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Worker Training in a Restructuring Economy: Evidence from the Russian Transition

In: Worker Wellbeing in a Changing Labor Market

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Abstract

We use 1994-1998 data from the Russian Longitudinal Monitoring Survey (RLMS) to measure the incidence and determinants of several types of worker training and to estimate the effects of training on workers' interindustry, interfirm, and occupational mobility, their labor force transitions, and their wage growth in Russia compared to the U.S. We hypothesize that the shock of economic liberalization in Russia may raise the benefits of training, particularly retraining for new jobs, but uncertainty concerning the revaluation of skills may raise the costs, with an overall ambiguous effect on the amount of training undertaken. The RLMS indicates a lower rate of formal training than studies have found for the U.S., suggesting that the second effect dominates. Previous schooling is estimated to affect the probability of training positively, but the relationship is much stronger for additional training in the same field than for retraining for new fields, consistent with the hypothesis that schooling and training are complementary but become more substitutable in a restructuring environment. Foreign ownership of the firm also positively affects the probability of undertaking training, providing evidence of active restructuring by foreigner investors. Additional training in workers' current fields is estimated to reduce mobility and earnings, suggesting inertial programs from the pre-transition era. Retraining in new fields increases all types of worker mobility and has higher returns than those typically observed for training in the U.S., but it also raises the variance of earnings and the probability of employment, consistent with a search view of such retraining. Given the large returns to retraining, the efforts of Russian workers to learn new skills may increase as uncertainty is resolved and restructuring proceeds.
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Suggested Citation

  • Mark C. Berger & John S. Earle & Klara Sabirianova, 2001. "Worker Training in a Restructuring Economy: Evidence from the Russian Transition," Book chapters authored by Upjohn Institute researchers, in: Soloman W. Polachek (ed.),Worker Wellbeing in a Changing Labor Market, pages 159-189, W.E. Upjohn Institute for Employment Research.
  • Handle: RePEc:upj:uchaps:mbjseks
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    1. John S. Earle & Klara Z. Sabirianova, 2002. "How Late to Pay? Understanding Wage Arrears in Russia," Journal of Labor Economics, University of Chicago Press, vol. 20(3), pages 661-707, July.
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    Cited by:

    1. Johnes, Geraint & Tanaka, Yasuhide, 2008. "Changes in gender wage discrimination in the 1990s: A tale of three very different economies," Japan and the World Economy, Elsevier, vol. 20(1), pages 97-113, January.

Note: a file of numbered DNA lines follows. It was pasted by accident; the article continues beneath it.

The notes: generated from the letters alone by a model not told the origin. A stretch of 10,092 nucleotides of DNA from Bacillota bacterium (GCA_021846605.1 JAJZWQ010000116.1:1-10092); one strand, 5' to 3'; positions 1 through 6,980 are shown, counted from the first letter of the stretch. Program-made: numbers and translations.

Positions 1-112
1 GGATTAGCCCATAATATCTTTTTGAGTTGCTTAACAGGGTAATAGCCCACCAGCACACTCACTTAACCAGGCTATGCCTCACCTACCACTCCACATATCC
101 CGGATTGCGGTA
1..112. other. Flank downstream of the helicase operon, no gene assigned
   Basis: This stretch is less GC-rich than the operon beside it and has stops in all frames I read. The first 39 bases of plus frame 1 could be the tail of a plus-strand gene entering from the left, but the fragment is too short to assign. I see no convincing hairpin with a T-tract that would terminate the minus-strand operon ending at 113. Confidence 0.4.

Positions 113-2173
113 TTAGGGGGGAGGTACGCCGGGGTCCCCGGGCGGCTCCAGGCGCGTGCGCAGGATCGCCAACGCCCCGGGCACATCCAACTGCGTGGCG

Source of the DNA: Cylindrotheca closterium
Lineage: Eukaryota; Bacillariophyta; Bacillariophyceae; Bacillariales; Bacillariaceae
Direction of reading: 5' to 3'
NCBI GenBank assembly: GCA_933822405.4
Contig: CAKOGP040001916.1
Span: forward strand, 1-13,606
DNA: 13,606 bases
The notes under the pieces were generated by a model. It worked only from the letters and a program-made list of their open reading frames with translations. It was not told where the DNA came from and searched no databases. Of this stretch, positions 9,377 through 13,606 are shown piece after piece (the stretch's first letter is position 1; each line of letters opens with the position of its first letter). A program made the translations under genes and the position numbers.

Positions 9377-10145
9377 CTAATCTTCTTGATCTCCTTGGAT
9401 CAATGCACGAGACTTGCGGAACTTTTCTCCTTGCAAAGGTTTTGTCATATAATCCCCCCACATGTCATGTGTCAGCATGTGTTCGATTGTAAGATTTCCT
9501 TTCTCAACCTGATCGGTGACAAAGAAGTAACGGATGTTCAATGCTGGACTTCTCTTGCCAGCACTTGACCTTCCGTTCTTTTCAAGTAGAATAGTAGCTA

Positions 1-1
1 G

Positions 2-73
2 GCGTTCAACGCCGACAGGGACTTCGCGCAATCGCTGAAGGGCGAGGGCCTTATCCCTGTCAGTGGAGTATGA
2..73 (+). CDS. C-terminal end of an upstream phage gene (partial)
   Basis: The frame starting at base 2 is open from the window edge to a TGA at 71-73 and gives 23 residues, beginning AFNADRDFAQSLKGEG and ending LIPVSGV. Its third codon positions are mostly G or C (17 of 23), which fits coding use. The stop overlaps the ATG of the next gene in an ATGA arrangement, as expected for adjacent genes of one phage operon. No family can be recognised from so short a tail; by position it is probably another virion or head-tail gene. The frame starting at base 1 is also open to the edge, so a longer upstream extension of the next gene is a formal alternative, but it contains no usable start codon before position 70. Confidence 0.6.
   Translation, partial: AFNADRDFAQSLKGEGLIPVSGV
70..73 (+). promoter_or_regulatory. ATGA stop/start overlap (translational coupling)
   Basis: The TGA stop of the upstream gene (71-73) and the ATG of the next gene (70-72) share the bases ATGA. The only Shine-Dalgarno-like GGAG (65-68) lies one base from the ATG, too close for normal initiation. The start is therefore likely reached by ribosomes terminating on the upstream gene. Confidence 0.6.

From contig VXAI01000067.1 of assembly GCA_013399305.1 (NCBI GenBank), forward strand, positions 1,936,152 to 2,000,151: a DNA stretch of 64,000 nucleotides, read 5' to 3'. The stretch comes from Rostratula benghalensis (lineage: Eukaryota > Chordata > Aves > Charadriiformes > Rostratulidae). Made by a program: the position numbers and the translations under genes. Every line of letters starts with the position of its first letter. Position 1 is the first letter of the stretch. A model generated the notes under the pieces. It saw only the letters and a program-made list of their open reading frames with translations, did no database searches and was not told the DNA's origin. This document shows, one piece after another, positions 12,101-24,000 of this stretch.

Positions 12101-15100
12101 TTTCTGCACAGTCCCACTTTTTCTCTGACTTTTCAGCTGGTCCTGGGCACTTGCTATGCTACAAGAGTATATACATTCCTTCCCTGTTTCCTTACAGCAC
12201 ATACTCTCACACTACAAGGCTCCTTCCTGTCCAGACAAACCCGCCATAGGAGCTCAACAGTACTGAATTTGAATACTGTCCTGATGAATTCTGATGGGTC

2. Pavel V. Travkin, 2014. "The Returns To Training In Russia: A Difference-In-Differences Analysis," HSE Working papers WP BRP 56/EC/2014, National Research University Higher School of Economics.
    3. Borisov Gleb, 2005. "The human capital heterogeneity at the Russian labor market," EERC Working Paper Series 01-151e, EERC Research Network, Russia and CIS.
    4. Aistov, Andrey & Aleksandrova, Ekaterina, 2016. "Time-distributed difference-in-differences approach: The case of wage returns to training," Applied Econometrics, Russian Presidential Academy of National Economy and Public Administration (RANEPA), vol. 43, pages 5-28.
    5. Olga Lazareva, 2009. "Health Effects of Occupational Change," Working Papers w0129, Center for Economic and Financial Research (CEFIR).
    6. Andrey Aistov & Ekaterina Aleksandrova, 2015. "Individual Returns to Training in a Russian Firm," HSE Working papers WP BRP 101/EC/2015, National Research University Higher School of Economics.
    7. Lazareva Olga, 2006. "Firm-paid vs. worker-paid on-the-job training in Russia: Determinants and returns," EERC Working Paper Series 06-05e, EERC Research Network, Russia and CIS.
    8. Travkin, Pavel, 2014. "The impact of the on-the-job training on Russian worker’s salary: The effect of abilities approach," Applied Econometrics, Russian Presidential Academy of National Economy and Public Administration (RANEPA), vol. 33(1), pages 51-70.

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    More about this item

    Keywords

    worker training; workforce development; russia; restructuring;
    All these keywords.

    JEL classification:

    • J21 - Labor and Demographic Economics - - Demand and Supply of Labor - - - Labor Force and Employment, Size, and Structure

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